The parameters of the formulations studied were the oil nature, the type of surfactant and the type of polymer. The melatonin-loaded polymeric nanocapsules were obtained by interfacial deposition of preformed polymers using different components. All formulations presented macroscopic homogeneous aspect like a milky white bluish opalescent fluid (Tyndall effect) in agreement with the results previously reported in the literature for other nanocapsule systems.15,24,31

Tables 1 and 2 show the physico-chemical characteristics of nanocapsule suspensions containing melatonin. These systems presented colloidal sizes between 204 and 280 nm, corroborating results previously observed for nanocapsules prepared by interfacial deposition.15,24,26,31 The suspensions showed acid pH values (3.97-5.62) and the total concentrations of melatonin were recovered as expected (0.5 mg mL-1).



Regarding the melatonin-encapsulation efficiencies, the values ranged between 33 and 56%, depending on the composition of the formulations (Table 1 and 2). Concerning the influence of oil core, the melatonin-encapsulation efficiency for the caprylic/capric triglyceride (37%) was slightly higher than that for the mineral oil (31%). Moreover, the oil nature did not influence the size of the poly(e-caprolactone)-nanocapsules containing melatonin (caprylic/capric triglyceride = 264 ± 24 nm; mineral oil= 266 ± 40 nm).

Nanocapsules can be stabilized by steric or electrostatic repulsion, depending on the nature of the surfactant. Surfactants are necessary to obtain small and stable oil droplets.32 In this way, surfactants can affect the physico-chemical properties of the nanoparticles, such as size and drug loading.32,33 However, in this work, the nature of surfactants (Table 1) did not present a major influence on the size of particles and on the drug encapsulation for poly(e-caprolactone)-nanocapsules containing melatonin.

The melatonin-encapsulation efficiency was mainly influenced by the polymer nature (Table 2). The formulations prepared with polymethacrylates (Eudragit® RS100 and Eudragit® S100) presented the encapsulation efficiencies of 45% and 56% (Table 2), respectively, while using polyesters [poly(e-caprolactone) and poly(lactide acid)] these values were around 37%. These results could be attributed to the difference of the drug affinity for the polymeric materials.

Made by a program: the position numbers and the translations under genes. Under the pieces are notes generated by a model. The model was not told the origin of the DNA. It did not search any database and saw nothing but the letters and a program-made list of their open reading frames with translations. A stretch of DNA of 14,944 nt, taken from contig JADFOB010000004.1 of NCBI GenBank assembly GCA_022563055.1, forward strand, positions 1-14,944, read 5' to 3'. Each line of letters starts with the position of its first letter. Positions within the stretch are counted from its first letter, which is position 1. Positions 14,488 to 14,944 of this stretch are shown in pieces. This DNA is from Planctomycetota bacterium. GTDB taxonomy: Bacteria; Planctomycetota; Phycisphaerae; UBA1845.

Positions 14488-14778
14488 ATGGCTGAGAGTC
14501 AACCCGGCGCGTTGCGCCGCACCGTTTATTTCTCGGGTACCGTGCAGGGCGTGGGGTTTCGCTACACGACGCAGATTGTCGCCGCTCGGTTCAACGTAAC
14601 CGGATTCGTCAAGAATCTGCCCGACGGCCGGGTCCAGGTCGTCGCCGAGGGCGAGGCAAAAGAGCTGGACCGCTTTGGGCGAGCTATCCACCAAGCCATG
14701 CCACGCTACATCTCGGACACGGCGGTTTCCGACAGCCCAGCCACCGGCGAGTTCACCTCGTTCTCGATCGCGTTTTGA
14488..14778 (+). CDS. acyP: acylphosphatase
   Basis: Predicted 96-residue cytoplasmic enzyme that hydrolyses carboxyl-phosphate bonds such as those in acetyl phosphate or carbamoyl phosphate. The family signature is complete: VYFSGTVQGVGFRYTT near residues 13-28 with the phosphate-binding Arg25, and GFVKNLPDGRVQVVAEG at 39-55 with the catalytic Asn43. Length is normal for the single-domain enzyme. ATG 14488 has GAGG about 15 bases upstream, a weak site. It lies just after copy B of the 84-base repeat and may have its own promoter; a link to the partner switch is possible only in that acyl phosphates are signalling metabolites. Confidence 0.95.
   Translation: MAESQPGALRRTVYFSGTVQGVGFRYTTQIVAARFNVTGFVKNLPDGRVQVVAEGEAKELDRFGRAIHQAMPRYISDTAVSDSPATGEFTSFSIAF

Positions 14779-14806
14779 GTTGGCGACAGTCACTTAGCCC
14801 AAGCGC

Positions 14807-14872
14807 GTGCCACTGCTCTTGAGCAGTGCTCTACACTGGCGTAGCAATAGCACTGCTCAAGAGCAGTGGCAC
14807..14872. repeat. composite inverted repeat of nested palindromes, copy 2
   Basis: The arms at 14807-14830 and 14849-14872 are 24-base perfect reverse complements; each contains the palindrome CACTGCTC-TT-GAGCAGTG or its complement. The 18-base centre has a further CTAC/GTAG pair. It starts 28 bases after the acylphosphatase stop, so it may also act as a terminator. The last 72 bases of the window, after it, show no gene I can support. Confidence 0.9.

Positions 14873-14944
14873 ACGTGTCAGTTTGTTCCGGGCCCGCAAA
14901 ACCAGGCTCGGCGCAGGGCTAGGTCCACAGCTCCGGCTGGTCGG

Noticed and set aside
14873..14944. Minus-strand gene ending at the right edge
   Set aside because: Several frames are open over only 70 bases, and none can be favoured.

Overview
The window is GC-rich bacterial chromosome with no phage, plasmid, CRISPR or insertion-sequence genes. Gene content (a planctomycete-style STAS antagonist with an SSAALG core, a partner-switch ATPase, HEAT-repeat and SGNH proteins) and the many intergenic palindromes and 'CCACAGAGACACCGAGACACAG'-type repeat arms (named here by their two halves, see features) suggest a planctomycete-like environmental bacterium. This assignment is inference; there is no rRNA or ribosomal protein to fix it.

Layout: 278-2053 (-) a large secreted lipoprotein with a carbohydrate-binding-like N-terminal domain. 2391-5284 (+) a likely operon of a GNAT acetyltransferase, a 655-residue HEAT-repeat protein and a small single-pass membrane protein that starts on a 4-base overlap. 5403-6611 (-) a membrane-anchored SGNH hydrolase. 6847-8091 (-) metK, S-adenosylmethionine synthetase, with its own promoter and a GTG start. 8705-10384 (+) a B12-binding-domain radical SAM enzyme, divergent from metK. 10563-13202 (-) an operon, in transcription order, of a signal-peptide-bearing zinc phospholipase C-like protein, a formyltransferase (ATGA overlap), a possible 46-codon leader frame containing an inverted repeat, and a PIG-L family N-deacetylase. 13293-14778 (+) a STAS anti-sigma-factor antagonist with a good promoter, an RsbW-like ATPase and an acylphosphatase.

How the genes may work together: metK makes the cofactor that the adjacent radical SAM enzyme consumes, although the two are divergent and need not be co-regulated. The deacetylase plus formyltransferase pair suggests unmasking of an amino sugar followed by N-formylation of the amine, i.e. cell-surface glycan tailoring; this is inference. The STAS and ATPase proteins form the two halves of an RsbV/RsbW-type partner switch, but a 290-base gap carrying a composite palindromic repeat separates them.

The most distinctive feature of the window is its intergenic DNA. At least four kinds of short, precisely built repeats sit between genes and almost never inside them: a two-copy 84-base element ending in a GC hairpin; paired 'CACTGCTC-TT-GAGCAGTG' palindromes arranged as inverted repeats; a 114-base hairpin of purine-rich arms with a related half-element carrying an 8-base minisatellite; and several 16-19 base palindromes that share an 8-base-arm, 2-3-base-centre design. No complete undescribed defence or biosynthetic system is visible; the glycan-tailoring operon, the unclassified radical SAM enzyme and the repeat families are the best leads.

It was verified that melatonin-encapsulation efficiencies into Eudragit® S100-nanocapsules (56%) are higher than for nanoemulsion formulations (33%) that have been prepared in the absence of the polymer (Table 3). In the case of poly(e-caprolactone), no significant increase in drug entrapment has been verified comparing the systems prepared with the polymer (37%) or in its absence (33%). Comparing the size of the nanocapsules (204-264 nm; Table 2) and nanoemulsion (246 nm; Table 3), it can be observed that the presence of polymers in the former did not influence the diameter of the particles. Similar results were observed for poly(e-caprolactone)-nanocapsules (236 nm) and nanoemulsion (216 nm) containing indomethacin, prepared using Miglyol® 840.34

The formulations prepared with poly(e-caprolactone) or Eudragit® S100 (nanospheres and nanocapsules) presented similar encapsulation efficiencies (Table 3). On the other hand, the absence of an oil core in nanospheres led to smaller particles (126 and 182 nm) compared to the nanocapsules (236 and 264 nm). These differences of size between nanocapsules and nanospheres have also been reported for other similar systems.26,35